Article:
Tagged with Pelican

More Pelican, or how I learned to stop worrying and start developing with others.

Pelican 3.0 is almost out the door now. It's been great working on a "real" project with other developers for what is, in retrospect, the first time ever.

Some programmers I know would rather fork a project and trudge off into the snow with the code base, then fork off their own leg and write their way back before working on someone else's code; I think at some point I caught that same fever from someone close to me. I think the phrase tossed around was; "The only thing that is worse than someone else's code is working with someone else's code." The crazy part is, after actually working with other people on a project I wish I had done it earlier.

After fitting in to someone else's product and pitching my ideas and work into it instead of trying to run in it I almost don't want to go back. Not everything I've suggested flew, some things were downright rejected and other things had to be rethought to fit it all... but it was a great experience to have a driven goal and to contribute to it. Luckily the Pelican team is also small, awesome, and very supportive so I've found it downright pleasant to work with them... I realize that not every team is as friendly and constructive as the Pelican project has been but the concept of check and balances and the feedback alone is invaluable.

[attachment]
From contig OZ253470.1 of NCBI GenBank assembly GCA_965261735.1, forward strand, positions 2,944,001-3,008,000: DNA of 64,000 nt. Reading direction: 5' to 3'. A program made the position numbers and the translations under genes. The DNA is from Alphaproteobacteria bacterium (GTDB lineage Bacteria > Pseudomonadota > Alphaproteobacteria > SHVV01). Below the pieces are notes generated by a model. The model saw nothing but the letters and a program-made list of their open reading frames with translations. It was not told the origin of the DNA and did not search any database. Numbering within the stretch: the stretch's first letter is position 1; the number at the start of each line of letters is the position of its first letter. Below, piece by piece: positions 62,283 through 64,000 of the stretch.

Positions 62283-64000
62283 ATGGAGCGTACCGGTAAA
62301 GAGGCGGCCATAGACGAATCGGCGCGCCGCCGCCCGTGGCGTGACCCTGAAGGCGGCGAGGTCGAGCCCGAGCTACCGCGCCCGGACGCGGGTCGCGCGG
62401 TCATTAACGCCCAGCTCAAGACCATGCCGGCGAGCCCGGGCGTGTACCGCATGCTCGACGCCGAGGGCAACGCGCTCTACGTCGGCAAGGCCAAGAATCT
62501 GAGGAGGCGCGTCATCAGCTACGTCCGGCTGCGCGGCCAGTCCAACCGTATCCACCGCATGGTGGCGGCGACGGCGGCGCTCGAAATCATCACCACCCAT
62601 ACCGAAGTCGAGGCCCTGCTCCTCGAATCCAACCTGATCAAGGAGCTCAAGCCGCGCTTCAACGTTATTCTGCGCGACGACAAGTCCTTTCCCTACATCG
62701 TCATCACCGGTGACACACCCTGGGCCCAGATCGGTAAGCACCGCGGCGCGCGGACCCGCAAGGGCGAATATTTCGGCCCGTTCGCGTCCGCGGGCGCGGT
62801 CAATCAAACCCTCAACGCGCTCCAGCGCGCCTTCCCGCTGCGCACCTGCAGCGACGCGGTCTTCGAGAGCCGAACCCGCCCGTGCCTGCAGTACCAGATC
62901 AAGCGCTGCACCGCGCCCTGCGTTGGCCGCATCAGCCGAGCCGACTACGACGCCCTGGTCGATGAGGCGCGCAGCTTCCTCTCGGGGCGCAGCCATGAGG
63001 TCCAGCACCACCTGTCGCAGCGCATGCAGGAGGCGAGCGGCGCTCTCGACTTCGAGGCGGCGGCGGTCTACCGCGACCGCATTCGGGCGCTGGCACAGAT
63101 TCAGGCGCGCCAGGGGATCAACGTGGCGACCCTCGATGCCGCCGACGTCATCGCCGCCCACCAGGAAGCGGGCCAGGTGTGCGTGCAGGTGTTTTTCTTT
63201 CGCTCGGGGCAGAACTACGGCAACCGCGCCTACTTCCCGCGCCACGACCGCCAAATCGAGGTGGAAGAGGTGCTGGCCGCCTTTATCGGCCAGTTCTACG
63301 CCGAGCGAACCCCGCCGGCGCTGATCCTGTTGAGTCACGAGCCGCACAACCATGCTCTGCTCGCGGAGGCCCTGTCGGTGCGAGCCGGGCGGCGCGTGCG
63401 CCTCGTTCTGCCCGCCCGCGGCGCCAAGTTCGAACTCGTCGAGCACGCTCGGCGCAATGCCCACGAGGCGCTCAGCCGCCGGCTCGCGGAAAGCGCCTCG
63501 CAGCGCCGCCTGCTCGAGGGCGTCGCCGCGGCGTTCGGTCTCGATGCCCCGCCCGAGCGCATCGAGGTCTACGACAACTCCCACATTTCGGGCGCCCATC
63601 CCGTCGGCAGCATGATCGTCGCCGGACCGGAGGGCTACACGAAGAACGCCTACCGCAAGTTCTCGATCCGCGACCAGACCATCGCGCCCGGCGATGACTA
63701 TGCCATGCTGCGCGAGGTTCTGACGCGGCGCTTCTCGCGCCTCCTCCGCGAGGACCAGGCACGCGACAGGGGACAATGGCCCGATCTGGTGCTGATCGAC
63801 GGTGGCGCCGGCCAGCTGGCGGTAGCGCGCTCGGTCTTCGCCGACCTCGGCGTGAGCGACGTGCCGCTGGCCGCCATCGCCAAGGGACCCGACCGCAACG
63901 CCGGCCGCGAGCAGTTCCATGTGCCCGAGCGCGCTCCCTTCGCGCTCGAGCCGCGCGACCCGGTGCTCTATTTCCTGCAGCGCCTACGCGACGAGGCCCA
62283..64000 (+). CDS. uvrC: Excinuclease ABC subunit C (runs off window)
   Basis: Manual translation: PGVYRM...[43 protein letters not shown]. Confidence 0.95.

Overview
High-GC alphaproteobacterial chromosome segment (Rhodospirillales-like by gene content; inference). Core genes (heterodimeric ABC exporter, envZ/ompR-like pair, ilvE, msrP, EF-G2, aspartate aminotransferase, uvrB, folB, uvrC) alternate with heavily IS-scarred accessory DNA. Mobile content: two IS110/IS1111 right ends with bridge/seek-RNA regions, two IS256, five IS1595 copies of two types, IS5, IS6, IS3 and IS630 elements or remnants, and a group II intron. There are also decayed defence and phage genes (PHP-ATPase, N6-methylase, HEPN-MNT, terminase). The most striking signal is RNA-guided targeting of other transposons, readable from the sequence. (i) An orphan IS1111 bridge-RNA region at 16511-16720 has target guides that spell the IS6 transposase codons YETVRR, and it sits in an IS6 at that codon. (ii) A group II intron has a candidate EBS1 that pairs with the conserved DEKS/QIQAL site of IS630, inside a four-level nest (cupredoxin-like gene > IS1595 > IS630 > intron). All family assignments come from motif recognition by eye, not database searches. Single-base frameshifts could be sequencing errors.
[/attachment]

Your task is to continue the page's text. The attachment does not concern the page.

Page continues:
Yes, there is a part of me that wants to be the solo super programmer hacker that gets an idea and sits down to write the next program that becomes the next golden standard but we can't all be Linus and honestly, who wants to maintain that project into the ground? I'm not an amazing programmer, maybe someday I will be after lots of training. My programs work but without constant learning and challenges they aren't going to be written well.

While cleaning out little bugs and documenting things over several times may not be everyone's best use of time; I feel getting used to have to test everything, double think my commits, write tests for everything is important. Normally I can be a little lazy with my commit, get it in and test it after that... but I can't just do that with a bigger project. On a personal project you can quickly develop and learn bad habits. Working with a team forces good habits, or at least as good habits as the team itself.

For big professional life time programmers I am probably preaching to the choir. Term development, code review, and focused controlled projects with deadlines are vital to putting out great projects. For all those that have been playing the part of the antisocial developer, like I was, I really recommend finding a smaller project that you can help grow, getting in on the channel, and getting your team coding on... you will be shocked how great it can be to work on a project together once ego gets set aside.

The project has sidetracked several other of my side projects, but in one of the best ways possible considering the amount of joy and constructive knowledge and experience I think I am getting from it. I still plan on learning more languages, namely lisp… but right now I am juggling working on this project and studying reversing, one of my biggest interests for the future.